There have been many who have attempted to apply the old saying “Those who do not remember the past are doomed to repeat it” to Confederate flags, statues and other remembrances.
Now, I don’t think that’s actually why many people want the monuments to remain. Yet even if I take them at their word, they don’t seem to want to know or acknowledge the history that stands behind these symbols. They also don’t want to admit that once the guys with the hoods and crosses start marching around, well, it’s not really about statues anymore. It can’t be about statues anymore; if they cared about history, they’d know that.
I do not believe most people are racist. But too many dismiss that racism still exists and ignore that its ugly head has been raised here too often. Charlottesville is but a recent reminder.
Virginia was the home of the Confederacy and its leading general, Robert E. Lee. Interestingly, as PBS noted recently, Lee opposed the building of monuments to his brethren. “I think it wiser,” the retired military leader wrote about a proposed Gettysburg memorial in 1869, “… not to keep open the sores of war but to follow the examples of those nations who endeavored to obliterate the marks of civil strife, to commit to oblivion the feelings engendered.”
Considering how Virginia spent the next 150 years dealing with racism, it might have been better to follow his wisdom.
Virginia was home to one of the most vile laws on miscegenation, passed in the 1920s and targeted specifically at whites and blacks marrying, but on the books until the 1967 Loving v. Virginia Supreme Court case. Think about that for a moment, those of you who pretend we live in a post-racial time or even feel whites alone are under threat: much of the state of Virginia can remember when interracial marriage was prohibited.
And some, just a bit older, can remember bitter battles over the desegregation of public schools. After Brown v. Board of Education in 1954, Virginia Governor Harry Byrd immediately called for “Massive Resistance,” and Virginia, claiming the mantle of states’ rights that others have used to make their racism, declared they would not desegregate. The laws were intended, in Byrd’s words, “to prevent even a single Negro child from attending public schools.”
In 1958, courts mandated that white-only schools in nine Virginia areas — including the town of Charlottesville — admit black students. Rather than comply and allow the black students, the public schools in Charlottesville and elsewhere in Virginia closed.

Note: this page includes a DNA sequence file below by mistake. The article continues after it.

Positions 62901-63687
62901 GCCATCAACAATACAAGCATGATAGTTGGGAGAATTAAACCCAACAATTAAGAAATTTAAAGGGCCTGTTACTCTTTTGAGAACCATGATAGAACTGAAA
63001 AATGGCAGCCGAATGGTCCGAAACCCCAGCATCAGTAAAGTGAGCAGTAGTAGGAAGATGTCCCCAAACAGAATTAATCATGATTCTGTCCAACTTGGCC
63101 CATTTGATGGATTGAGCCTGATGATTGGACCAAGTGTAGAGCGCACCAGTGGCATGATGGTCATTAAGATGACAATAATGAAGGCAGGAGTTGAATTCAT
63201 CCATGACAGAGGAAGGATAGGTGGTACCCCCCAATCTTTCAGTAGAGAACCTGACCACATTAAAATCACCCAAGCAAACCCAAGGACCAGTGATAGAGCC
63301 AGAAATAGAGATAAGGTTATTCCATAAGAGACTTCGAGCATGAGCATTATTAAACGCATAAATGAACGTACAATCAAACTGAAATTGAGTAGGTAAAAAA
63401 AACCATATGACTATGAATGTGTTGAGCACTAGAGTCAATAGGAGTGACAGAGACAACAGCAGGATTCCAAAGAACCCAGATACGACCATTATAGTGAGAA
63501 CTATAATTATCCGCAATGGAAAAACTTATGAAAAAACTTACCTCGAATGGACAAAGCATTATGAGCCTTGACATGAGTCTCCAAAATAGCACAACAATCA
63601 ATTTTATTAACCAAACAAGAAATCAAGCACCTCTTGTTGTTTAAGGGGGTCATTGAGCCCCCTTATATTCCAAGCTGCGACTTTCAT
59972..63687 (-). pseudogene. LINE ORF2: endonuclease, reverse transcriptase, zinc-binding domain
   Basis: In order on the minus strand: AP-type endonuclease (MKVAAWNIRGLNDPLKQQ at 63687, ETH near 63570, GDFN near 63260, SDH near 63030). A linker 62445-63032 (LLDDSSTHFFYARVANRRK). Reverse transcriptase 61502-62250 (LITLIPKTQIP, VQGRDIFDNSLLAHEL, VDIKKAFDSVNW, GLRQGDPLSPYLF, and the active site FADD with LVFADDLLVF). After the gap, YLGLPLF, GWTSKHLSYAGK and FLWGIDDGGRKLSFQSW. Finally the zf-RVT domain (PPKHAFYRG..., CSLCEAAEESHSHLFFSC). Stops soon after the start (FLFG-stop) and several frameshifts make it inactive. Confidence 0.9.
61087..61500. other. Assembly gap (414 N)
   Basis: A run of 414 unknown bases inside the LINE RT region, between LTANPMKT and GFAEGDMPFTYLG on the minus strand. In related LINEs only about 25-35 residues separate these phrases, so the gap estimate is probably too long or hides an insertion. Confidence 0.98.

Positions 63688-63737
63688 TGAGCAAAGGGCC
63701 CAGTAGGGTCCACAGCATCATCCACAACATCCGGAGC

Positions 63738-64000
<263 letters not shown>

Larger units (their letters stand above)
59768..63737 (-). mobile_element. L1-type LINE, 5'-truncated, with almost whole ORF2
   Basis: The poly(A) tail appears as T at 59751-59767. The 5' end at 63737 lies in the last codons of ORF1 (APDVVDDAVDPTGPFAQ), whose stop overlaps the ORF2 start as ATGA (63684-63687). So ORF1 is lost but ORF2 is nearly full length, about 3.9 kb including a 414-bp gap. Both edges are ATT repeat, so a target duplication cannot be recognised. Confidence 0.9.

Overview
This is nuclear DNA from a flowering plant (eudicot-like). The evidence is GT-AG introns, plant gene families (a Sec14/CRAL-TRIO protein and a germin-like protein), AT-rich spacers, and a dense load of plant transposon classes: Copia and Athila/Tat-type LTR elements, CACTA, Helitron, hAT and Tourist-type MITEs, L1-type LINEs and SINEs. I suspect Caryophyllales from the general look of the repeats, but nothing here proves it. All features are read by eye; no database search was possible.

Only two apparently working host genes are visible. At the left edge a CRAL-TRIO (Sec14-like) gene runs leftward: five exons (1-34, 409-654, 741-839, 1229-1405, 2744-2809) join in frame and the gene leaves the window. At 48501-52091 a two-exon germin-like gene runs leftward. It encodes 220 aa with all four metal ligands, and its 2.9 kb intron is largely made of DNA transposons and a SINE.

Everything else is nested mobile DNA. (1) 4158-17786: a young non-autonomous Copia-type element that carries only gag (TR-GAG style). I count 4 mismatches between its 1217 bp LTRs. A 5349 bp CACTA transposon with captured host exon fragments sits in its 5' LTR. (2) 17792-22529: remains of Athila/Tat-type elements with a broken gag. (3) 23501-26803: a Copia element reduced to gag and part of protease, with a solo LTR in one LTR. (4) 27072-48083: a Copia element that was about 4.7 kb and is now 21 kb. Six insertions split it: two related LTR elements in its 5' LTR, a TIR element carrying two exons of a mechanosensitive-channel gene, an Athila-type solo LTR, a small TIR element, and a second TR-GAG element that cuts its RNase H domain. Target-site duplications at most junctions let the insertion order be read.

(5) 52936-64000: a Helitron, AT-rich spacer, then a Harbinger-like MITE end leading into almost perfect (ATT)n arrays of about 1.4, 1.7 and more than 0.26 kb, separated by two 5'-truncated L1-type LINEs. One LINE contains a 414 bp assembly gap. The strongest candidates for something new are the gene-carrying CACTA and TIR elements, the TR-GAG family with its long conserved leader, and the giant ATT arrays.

Some of these public schools in Virginia remained closed for five years, and when they reopened, they were nearly all black students. The white students had relocated to private schools with “segregation grants” to pay tuition.
In 1968, the Courts again ruled Virginia had not desegregated, and more plans including busing were instituted. Also in this year, for the first time, all Virginia public colleges admitted black students.
Why is this all important? Because racism is part of our history, whether we like it or not. Pretending it did not happen, does not happen and can be ignored leads to things like pretending a group of neo-Nazis and a group of counter-protestors are morally equivalent. They are not.
Was there violence in Charlottesville from the counter-protestors last weekend? Yes. As there was from the white nationalists. But whatever the counter-protestors did pales in comparison to the violence done to the fabric of our society by watching men in hoods carrying Nazi flags and torches, spewing vile racist slogans and bigotry — by reminding Virginians and Americans of color of the history of violence against them.
There are good people who question the removal of monuments. It doesn’t make you a racist to discuss historical significance.
It does make you one if you show up with the KKK to march about it, though. It makes you one if, like Republican candidate for the U.S. Senate Corey Stewart, you base your entire campaign on racist dog whistles regarding these monuments.
As you seek to resolve the question, think of the history. Maybe we owe those Virginians and Americans who this country has so badly discriminated against to leave this chapter in our history to books and museums, not town center monuments.
I’m white and live in a wealthy suburb of Washington, D.C. My daughter, who is five years old, is black. Last month, some coward in a truck driving quickly by us not far from our home screamed “nigger” at her. So please, try to tell me racism is dead, or at least that you’d like to keep your monuments standing and your torches lit. Please, tell us more about the moral equivalence between the racists and the people enraged by them. You can’t, because racism isn’t dead. We cannot pretend it is. Instead, we have to acknowledge it, then join together to eradicate it once and for all.